Stopping emotional blackmail |

Stopping emotional blackmail

Neil Rosenthal

Some people who use emotional blackmail are passive, some quite aggressive. Some are direct and others are extremely subtle. Some let us know precisely what the consequences will be if we displease them. Others emphasize how much we are making them suffer.

Yet no matter how different they appear to be on the surface, they are all manipulative and destructive to love, trust and good will in an intimate relationship.

Everyday manipulation becomes emotional blackmail when it is used repeatedly to coerce us in complying with the blackmailer’s demands, at the expense of our own wishes and well-being. So says Susan Forward in the book “Emotional Blackmail” (Quill).

She says that if a person genuinely wants to resolve a conflict or difference with you in a fair and caring way, s/he will talk openly about the conflict with you; inquire about your feelings and concerns; explore why you are resisting what s/he wants, and accept responsibility for his/her part of the conflict. But if someone’s primary goal is to win, s/he will try to control you, ignore your protests; insist that his/her character and motives are superior to yours, and avoid taking personal responsibility for his/her part of the conflict.

What can you do about emotional blackmail? Forward recommends:

First, don’t make a decision about how to respond the moment a demand is made. You could say things like: “I don’t have an answer for you right now. I’m not sure how I feel about what you’re asking. I need to give thought to what you want.”

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Second, notice your emotions. Are you feeling angry, irritated, wrong, anxious, trapped, threatened, insecure, inadequate, unloved, unlovable, overwhelmed, hurt, frustrated, doomed, resentful, guilty, disappointed, stuck?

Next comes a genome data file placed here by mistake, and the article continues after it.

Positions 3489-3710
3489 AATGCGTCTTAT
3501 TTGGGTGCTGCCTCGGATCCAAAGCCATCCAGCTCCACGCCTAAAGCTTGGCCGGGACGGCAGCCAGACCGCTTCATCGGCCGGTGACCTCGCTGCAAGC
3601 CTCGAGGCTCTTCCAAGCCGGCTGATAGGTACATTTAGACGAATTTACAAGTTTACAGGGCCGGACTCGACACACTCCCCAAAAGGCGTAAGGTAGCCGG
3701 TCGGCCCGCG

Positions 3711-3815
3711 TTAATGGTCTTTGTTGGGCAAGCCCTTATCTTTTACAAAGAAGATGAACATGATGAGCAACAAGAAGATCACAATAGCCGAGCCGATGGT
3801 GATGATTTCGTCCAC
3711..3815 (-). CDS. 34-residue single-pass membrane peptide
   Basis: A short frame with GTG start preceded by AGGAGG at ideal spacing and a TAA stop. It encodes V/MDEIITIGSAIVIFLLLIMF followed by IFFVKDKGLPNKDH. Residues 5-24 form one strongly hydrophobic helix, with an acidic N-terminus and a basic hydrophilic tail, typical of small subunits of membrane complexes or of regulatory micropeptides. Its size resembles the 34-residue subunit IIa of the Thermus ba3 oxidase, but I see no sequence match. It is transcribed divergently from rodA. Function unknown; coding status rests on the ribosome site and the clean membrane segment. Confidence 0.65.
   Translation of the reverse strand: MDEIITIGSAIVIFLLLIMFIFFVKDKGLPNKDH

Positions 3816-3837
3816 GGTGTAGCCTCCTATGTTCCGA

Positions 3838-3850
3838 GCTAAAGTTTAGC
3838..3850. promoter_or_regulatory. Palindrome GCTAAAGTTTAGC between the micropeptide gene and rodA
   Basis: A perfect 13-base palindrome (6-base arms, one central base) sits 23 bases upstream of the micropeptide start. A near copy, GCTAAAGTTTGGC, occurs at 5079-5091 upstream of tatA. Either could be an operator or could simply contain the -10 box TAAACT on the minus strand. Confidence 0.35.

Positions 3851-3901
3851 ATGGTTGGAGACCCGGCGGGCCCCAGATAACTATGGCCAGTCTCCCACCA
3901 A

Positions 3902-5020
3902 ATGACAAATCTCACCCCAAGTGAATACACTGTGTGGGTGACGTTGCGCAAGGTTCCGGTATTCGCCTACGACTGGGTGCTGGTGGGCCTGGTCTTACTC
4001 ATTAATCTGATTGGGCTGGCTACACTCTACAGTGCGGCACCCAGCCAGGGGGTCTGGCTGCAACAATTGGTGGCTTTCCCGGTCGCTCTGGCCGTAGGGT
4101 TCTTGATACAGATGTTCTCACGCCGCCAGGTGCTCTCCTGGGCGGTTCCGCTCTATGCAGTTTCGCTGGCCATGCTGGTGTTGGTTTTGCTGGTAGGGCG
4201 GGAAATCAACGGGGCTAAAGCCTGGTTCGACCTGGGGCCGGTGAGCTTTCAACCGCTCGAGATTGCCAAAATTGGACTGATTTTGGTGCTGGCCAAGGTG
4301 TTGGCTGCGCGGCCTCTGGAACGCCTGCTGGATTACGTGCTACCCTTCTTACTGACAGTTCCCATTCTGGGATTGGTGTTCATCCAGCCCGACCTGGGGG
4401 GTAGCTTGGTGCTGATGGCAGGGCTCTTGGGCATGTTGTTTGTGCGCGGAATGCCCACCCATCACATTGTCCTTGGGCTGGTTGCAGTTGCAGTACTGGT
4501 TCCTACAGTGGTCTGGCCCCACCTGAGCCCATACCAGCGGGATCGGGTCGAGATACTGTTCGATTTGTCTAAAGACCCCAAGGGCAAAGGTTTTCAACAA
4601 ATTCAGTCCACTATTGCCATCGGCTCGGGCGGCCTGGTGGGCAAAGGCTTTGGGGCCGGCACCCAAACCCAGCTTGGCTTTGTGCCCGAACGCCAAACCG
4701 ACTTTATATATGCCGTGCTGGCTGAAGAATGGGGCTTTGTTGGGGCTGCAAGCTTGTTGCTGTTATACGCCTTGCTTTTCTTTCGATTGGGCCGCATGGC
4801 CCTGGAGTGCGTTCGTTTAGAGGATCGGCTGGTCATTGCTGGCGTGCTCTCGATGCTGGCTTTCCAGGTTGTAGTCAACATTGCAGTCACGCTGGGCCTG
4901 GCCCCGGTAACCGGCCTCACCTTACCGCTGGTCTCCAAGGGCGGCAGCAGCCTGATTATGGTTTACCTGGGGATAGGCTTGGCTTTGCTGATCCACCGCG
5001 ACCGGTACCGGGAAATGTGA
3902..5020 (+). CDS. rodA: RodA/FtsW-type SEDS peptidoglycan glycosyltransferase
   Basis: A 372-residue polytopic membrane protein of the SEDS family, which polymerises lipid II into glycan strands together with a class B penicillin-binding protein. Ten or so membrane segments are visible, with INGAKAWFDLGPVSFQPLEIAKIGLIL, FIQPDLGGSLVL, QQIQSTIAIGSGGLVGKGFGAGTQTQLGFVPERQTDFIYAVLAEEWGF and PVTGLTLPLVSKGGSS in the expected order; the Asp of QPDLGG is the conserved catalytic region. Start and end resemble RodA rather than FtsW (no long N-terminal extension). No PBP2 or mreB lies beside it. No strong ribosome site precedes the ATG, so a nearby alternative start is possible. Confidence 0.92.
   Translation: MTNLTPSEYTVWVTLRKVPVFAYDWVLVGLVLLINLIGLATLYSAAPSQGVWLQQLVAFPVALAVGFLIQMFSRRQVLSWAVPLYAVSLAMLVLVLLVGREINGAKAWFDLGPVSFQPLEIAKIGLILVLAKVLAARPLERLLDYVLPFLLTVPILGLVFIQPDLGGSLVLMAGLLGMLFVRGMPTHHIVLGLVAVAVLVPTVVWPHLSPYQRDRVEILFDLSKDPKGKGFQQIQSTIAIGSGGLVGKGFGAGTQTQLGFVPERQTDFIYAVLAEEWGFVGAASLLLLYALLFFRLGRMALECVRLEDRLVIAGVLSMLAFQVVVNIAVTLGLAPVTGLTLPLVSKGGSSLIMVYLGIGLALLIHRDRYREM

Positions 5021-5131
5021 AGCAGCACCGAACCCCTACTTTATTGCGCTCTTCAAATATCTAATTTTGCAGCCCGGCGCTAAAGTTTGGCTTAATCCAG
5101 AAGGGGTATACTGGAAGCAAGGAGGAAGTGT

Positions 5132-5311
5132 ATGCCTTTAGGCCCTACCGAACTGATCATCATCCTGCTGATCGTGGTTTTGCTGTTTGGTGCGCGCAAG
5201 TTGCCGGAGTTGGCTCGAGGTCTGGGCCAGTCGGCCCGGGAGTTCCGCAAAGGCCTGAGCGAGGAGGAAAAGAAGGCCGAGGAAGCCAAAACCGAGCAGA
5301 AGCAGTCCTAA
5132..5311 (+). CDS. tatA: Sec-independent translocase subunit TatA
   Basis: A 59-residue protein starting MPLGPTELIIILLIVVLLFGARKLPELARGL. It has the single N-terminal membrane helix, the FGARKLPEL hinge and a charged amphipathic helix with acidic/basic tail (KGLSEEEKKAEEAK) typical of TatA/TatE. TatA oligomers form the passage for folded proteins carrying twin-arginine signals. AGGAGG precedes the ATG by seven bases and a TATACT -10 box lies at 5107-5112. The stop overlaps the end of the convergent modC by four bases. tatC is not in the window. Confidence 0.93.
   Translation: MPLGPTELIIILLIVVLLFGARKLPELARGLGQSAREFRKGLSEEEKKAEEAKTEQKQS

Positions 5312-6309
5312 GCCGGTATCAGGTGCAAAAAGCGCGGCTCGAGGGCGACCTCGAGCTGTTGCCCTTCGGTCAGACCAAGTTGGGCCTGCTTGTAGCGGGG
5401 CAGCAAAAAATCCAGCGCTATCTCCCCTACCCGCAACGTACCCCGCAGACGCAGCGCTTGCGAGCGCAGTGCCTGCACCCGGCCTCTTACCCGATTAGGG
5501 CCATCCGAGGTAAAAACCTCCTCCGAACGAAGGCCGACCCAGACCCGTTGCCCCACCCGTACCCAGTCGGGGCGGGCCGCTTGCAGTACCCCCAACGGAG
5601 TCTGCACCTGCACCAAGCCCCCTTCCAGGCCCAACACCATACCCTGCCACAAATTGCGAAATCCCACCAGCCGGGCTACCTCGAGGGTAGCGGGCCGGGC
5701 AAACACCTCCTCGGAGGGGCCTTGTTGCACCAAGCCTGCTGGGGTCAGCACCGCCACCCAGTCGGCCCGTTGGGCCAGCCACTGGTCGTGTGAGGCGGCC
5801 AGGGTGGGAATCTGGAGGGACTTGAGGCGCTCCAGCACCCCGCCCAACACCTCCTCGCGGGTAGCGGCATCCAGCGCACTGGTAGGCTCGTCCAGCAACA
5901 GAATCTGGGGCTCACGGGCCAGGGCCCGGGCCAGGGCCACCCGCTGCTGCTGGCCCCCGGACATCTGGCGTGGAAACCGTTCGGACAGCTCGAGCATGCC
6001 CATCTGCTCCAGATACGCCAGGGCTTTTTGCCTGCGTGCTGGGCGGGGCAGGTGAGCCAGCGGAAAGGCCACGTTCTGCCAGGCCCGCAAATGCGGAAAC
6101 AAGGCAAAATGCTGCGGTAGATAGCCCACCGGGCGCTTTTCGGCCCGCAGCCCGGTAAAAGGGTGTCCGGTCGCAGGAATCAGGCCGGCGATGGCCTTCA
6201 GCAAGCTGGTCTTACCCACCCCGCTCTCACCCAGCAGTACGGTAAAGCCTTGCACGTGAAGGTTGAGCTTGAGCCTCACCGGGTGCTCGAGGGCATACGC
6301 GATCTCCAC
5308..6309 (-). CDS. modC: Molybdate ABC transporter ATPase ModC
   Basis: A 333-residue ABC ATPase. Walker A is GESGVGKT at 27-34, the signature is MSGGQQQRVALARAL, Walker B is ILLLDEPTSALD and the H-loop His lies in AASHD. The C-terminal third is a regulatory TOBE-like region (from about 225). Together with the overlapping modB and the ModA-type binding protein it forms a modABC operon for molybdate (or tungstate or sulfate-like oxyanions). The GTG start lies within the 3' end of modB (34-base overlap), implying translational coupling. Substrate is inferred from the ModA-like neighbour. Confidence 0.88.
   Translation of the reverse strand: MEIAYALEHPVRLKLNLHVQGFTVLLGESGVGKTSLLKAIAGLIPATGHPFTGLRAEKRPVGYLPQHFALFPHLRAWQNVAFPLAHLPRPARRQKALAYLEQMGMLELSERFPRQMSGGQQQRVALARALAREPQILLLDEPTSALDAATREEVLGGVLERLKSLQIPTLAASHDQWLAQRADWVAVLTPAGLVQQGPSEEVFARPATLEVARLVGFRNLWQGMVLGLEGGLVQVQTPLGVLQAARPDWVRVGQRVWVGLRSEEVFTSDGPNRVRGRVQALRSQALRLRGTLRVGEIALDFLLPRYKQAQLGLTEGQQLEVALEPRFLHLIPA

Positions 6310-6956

Third, examine what your personal triggers are that lead you toward giving in to a demand. Think over past instances of blackmail and then list the behaviors that get to you the most, such as yelling, door slamming, particular words (like “selfish”) that make you feel bad about yourself: crying, sighing, anger, the silent treatment.

Fourth, focus on which behaviors you’re most vulnerable to, such as: “I’m afraid of his/her disapproval; I’m afraid of his/her anger; I’m afraid s/he won’t like/love me anymore, or may even leave me; s/he has done so much for me, I can’t say no; It’s my duty; I’ll feel selfish-unloving-greedy-mean or guilty if I don’t; I won’t be a good person if I don’t.”

Now ask yourself: What am I afraid of? What’s my fantasy of what will happen? What part of the demand is OK for me, and what part is not? Is what the other person wants going to hurt me or anyone else? Does the other person’s requests take into consideration my wants and feelings? Is something in the demand or the way it was presented to me making me feel afraid, obligated or guilty? What is it? Am I defining who I am rather than being defined by others? Am I protecting my physical and emotional health? Am I betraying anyone? Am I telling the truth? What’s in all of this for me?

Finally, the following questions can help cut through a lot of animosity and tension: Can you help me understand why this is so important to you? Can you help me understand why you are so angry-upset? I wonder if you can help me find a way to … . I wonder how we could do this better and make this work.

Neil Rosenthal is a licensed marriage and family therapist in Boulder. He can be reached at (303) 758-8777 or e-mail at his Web site